How Important is Feedback When Listing a Home?
Like most questions in real estate, the question about how important feedback is when listing a home is this--it depends. If you looked on any real estate forum on social media in my Bristow-Gainesville-Haymarket area, you would see buyers agents not providing feedback as one of the primary complaints by listing agents. And even last week, while attending a networking group of eight real estate agents, the session started with the moderator taking a shot at buyer's agents not giving feedback.
Sellers desperately want to know what buyers that were through their home thought. They trust and
believe that the feedback given by a buyer's agent is somehow valuable. In rare cases, it may be. Perhaps you didn't know that a recent wind storm had knocked lose a shutter that the buyer's agent heard creaking above her head, and threatening to fall, while she was opening the lockbox at your front door. Or maybe an agent noticed a dead mouse on your kitchen floor. That's new news. Things that you or your listing agent didn't notice and that need attention. When I'm showing property, I always try to give feedback that matters like that. Otherwise, I just let the agent know that my buyer's didn't care for the home.
What feedback from buyer's agents tends to be is vague and non-committal, or an opening attempt at negotiations. Do buyer's agent think your home is overpriced? What do you think they are going to answer? They represent the buyer. Of COURSE they are going to say it's overpriced. Their buyers want a deal. And buyer's agents don't want to be held to positive feedback in purchase negotiations.
The things that buyer's agents repeat over and over, that some sellers find akin to emotional abuse are comments like:
House smells like dogs.
Paint colors need to be toned down. They are nowhere near neutral.
What are those rugs doing on a wall in every bedroom and living space? Very distracting.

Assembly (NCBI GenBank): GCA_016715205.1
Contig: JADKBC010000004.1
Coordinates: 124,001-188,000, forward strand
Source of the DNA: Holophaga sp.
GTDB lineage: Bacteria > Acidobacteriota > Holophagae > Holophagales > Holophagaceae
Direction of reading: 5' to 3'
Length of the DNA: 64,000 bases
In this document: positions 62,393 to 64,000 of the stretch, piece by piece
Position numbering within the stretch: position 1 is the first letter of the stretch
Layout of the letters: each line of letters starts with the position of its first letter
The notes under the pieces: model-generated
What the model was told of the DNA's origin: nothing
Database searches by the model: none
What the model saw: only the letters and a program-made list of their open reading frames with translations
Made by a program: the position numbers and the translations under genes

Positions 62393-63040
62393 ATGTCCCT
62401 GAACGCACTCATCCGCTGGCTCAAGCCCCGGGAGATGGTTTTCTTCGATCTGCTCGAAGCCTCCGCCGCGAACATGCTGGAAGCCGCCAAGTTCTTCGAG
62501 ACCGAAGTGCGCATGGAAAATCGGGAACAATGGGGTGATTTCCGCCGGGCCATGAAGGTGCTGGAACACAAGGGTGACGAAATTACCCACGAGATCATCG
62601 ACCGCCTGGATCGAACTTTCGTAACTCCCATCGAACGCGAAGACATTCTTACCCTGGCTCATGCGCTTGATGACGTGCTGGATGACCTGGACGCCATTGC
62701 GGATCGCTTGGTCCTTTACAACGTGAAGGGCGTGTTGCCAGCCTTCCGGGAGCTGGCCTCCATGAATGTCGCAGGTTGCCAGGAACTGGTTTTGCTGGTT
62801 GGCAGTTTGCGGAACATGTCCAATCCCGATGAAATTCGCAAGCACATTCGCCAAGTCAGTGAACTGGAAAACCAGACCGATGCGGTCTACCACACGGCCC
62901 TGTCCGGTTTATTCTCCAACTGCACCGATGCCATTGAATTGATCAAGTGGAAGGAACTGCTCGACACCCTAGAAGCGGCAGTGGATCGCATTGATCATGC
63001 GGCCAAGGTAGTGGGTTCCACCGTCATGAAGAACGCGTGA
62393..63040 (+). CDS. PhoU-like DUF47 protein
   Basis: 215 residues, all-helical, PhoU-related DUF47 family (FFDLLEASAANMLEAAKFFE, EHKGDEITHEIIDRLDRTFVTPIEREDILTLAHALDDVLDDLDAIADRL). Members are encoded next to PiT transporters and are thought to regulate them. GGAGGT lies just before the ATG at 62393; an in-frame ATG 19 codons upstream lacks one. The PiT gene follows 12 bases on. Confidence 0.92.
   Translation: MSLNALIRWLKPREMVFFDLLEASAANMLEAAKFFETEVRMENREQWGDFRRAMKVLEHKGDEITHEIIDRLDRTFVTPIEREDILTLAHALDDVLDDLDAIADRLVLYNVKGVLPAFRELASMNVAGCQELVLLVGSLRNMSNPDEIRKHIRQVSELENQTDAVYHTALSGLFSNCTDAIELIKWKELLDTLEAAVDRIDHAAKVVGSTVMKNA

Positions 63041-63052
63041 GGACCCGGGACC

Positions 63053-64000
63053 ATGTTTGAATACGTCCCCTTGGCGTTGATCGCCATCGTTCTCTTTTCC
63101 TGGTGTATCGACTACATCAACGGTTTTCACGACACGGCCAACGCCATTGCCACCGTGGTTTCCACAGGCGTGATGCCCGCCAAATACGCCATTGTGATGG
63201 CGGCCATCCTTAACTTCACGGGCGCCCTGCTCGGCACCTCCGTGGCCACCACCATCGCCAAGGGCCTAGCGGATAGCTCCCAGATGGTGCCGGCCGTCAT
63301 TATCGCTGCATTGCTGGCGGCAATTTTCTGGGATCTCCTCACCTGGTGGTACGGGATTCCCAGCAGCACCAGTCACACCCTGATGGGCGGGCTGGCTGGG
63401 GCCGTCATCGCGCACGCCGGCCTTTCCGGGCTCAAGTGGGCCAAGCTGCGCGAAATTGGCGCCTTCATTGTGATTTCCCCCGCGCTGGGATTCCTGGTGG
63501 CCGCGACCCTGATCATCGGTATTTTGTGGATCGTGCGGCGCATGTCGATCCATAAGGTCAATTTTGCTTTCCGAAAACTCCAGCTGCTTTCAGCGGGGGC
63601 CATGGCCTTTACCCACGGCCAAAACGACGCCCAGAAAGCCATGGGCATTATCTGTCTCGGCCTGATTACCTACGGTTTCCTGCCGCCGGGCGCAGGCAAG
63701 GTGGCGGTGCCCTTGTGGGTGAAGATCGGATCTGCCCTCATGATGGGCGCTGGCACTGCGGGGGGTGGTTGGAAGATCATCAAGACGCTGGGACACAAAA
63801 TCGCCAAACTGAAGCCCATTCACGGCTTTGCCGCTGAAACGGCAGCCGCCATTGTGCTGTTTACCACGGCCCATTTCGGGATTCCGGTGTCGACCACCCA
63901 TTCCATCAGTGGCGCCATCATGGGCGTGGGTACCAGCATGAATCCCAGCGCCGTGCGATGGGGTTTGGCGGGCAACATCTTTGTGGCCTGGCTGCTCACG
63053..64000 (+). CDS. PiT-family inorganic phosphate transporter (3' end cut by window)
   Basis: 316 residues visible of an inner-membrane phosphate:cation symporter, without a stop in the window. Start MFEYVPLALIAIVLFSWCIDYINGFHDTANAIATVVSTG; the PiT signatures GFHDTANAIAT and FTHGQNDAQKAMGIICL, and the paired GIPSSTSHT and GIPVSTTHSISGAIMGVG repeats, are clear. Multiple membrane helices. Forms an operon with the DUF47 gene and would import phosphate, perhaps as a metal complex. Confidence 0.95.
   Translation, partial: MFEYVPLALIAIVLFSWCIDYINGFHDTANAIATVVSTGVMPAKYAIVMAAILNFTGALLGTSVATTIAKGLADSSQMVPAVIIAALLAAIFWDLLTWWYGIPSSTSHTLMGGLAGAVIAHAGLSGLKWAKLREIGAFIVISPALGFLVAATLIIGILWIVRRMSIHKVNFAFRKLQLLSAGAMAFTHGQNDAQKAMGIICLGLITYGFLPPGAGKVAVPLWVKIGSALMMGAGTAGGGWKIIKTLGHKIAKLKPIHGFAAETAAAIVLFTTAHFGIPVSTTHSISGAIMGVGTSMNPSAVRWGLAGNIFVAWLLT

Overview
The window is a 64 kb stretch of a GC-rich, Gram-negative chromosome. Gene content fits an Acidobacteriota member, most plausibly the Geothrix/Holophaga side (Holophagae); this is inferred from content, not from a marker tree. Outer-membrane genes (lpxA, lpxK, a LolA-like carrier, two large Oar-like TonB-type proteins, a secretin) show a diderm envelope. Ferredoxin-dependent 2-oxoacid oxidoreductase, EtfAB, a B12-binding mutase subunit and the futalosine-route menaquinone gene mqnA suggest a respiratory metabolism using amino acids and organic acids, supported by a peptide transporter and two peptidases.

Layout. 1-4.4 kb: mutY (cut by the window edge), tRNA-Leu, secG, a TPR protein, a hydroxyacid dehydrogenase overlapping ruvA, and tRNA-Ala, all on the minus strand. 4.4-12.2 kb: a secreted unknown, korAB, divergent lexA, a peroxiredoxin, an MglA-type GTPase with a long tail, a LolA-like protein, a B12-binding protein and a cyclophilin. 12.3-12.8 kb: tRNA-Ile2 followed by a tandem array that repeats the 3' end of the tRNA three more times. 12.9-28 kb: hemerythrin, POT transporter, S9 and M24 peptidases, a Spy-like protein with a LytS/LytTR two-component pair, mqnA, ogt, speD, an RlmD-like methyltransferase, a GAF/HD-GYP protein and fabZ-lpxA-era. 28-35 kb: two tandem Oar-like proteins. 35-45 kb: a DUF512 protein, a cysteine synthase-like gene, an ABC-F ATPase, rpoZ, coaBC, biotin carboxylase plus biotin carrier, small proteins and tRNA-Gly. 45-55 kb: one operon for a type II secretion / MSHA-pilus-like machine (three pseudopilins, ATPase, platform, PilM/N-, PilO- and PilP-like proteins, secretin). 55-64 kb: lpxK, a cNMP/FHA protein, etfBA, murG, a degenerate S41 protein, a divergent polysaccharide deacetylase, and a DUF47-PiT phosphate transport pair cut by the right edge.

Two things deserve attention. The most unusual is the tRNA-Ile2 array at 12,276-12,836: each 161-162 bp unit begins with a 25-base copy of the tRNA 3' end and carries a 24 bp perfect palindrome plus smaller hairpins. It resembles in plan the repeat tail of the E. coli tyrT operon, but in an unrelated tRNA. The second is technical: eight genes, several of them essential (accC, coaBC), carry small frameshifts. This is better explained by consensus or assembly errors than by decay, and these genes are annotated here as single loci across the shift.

If you have a strong listing agent, they are going to tell you upfront if your house needs painting, carpet or if there are odor issues in the home. They can address decor issues and tell you how to get a home in the type of condition that appeals to the broadest range of buyers. Strong listing agents don't need buyer's agents to do our jobs for us. We can tell you right off the bat if having ten different colors visible on the walls from the front door needs to be addressed. We can look at ten year old carpet and tell you it's time to rip it up and replace it. Agents like me, for instance, don't rely on buyer's agents to do my job.
And the absence of feedback is feedback itself. The buyers didn't like your home. If you are getting lots of traffic, the odds are the home just didn't appeal to them. If you aren't getting much traffic, perhaps you are priced too high. Again, a strong listing agent like myself, will be able to analyze your position in the market and tell you if you need to wait it out at your list price, or make an adjustment to be more competitive with other area listings.
So how important is feedback? Well, if you are a listing agent that needs someone else to tell your sellers the hard facts, then it's critical. If you hire a strong listing agent like me, feedback is not even a factor. The only question I ever ask a buyer's agent is if their buyer was interested. If a buyer's agent won't call me back with an answer, I already have the answer. They aren't.
The real question is what kind of agent do you want listing YOUR home? One that relies on other agents to the dirty work of the job for them, or one that is able to have an up front, honest discussion about how your home shows and how to price it? If you want the latter and live in the Bristow-Gainesville-Haymarket marketplace, give me a call and let's get started.